'Is Print Dead?' and Other Tough Questions from the MPA Conference | Adweek 'Is Print Dead?' and Other Tough Questions from the MPA Conference | Adweek
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'Is Print Dead?' and Other Tough Topics from the MPA Conference

Google exec to mags: 'Don't try to become tech companies'
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Today’s MPA conference in San Francisco kicked off with a discussion of the magazine industry’s least favorite topic: the death (inevitable or otherwise) of print media. It was a non-MPA member, Andreessen Horowitz co-founder Ben Horowitz, who first broached the issue. While adults ages 40 and older will continue to use the medium, “babies born today will probably never read anything in print,” he said.

In a separate session the same day, Dr. Jeffery Cole, research professor and director of the Center for the Digital Future at USC, concurred that print—at least newspapers—would continue to decline: “The sad truth about newspapers,” he said, “is that every time one of their readers dies, they’re not being replaced by a new reader.” But Cole was a bit more bullish on the future of magazines, partly because after the 2008 economic crash, he said magazines recovered advertisers more quickly than newspapers. While Cole predicted that news magazines will be the first to disappear, and that service-oriented publications like Consumer Digest will likely end up as digital properties (to their advantage), magazines with the “most impressive physical presence”—like fashion and lifestyle titles—will ultimately survive.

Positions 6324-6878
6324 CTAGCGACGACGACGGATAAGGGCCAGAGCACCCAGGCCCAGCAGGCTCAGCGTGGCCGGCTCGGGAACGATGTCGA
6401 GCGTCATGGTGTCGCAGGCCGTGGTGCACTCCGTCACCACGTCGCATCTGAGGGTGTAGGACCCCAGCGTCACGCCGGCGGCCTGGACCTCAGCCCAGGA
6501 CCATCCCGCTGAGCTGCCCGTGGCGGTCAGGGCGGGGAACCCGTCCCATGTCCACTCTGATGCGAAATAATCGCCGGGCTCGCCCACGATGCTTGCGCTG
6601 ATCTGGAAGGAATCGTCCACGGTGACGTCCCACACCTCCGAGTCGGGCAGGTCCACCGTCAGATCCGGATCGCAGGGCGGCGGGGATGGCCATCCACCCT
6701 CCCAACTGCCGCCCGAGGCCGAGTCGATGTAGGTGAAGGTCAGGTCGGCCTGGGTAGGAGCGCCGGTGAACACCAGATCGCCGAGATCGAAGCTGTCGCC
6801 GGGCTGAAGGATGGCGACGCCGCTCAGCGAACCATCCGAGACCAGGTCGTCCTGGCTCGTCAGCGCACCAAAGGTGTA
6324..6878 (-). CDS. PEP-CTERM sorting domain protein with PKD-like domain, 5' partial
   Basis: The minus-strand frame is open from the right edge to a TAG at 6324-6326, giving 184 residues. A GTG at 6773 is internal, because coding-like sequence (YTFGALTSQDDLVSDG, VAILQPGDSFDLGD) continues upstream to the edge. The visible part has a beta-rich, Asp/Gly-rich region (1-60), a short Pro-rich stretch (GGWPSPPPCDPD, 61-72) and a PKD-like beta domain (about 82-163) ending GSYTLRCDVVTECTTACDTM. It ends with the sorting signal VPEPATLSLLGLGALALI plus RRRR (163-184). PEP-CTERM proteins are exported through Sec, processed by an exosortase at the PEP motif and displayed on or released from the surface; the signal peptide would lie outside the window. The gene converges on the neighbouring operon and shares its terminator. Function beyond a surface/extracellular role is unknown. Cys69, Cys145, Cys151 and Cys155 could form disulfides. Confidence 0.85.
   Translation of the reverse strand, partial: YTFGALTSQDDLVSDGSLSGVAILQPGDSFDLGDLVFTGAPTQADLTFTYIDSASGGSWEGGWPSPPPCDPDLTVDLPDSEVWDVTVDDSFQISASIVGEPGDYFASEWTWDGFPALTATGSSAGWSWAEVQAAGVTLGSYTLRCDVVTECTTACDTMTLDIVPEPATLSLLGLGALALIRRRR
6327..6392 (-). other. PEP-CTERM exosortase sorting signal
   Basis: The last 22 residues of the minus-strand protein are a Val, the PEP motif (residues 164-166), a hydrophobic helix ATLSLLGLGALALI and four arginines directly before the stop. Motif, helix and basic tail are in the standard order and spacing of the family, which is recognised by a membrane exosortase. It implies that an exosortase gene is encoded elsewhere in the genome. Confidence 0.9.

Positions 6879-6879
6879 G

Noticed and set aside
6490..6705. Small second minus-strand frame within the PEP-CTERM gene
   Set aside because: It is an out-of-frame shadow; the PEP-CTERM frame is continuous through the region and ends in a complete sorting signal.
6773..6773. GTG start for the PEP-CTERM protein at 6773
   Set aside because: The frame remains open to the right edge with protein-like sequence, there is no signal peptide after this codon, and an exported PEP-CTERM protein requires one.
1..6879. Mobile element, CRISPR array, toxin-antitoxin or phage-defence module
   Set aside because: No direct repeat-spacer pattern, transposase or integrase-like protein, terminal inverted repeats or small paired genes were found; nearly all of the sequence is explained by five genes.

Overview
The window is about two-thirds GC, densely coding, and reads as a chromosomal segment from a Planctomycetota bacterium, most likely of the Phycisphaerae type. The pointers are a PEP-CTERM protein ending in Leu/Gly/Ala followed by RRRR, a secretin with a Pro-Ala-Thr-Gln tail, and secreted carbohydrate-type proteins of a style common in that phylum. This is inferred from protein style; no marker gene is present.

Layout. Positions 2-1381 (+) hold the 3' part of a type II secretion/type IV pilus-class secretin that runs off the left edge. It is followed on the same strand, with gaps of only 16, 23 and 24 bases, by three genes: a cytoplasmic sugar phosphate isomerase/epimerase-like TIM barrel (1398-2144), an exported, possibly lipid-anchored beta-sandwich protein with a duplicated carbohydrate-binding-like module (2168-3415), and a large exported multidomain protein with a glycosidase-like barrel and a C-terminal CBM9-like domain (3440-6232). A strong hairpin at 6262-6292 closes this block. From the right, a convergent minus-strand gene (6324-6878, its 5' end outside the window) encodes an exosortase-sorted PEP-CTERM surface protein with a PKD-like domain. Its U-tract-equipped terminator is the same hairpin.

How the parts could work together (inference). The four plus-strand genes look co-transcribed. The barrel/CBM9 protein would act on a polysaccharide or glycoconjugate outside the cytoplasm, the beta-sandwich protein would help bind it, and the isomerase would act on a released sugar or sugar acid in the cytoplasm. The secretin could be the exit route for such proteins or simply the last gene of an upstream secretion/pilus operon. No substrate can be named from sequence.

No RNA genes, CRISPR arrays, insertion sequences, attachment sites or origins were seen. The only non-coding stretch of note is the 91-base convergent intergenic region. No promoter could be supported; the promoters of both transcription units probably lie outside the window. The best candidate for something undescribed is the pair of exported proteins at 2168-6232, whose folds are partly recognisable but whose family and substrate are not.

The role of tablets and mobile in the future of magazines continues to be an important topic. Cole predicted that, eventually, tablets will become the “second screen” (currently, he said, that order goes from TV to computer to mobile) and will almost entirely replace desktop computers. Google’s director of digital publishing, Scott Dougall, was equally optimistic about the growth of both tablets and the digital newsstand.

Dougall, who played a major role in the development of Google Play, said that magazine brands will become stronger digital contenders when they finally set an open industry standard for tablet editions, much like e-book publishers have done. At the same time, magazines shouldn’t lose touch with their core mission: creating quality content. “Don’t try to turn into a tech company,” Dougall advised the MPA members. “People love you for your content.”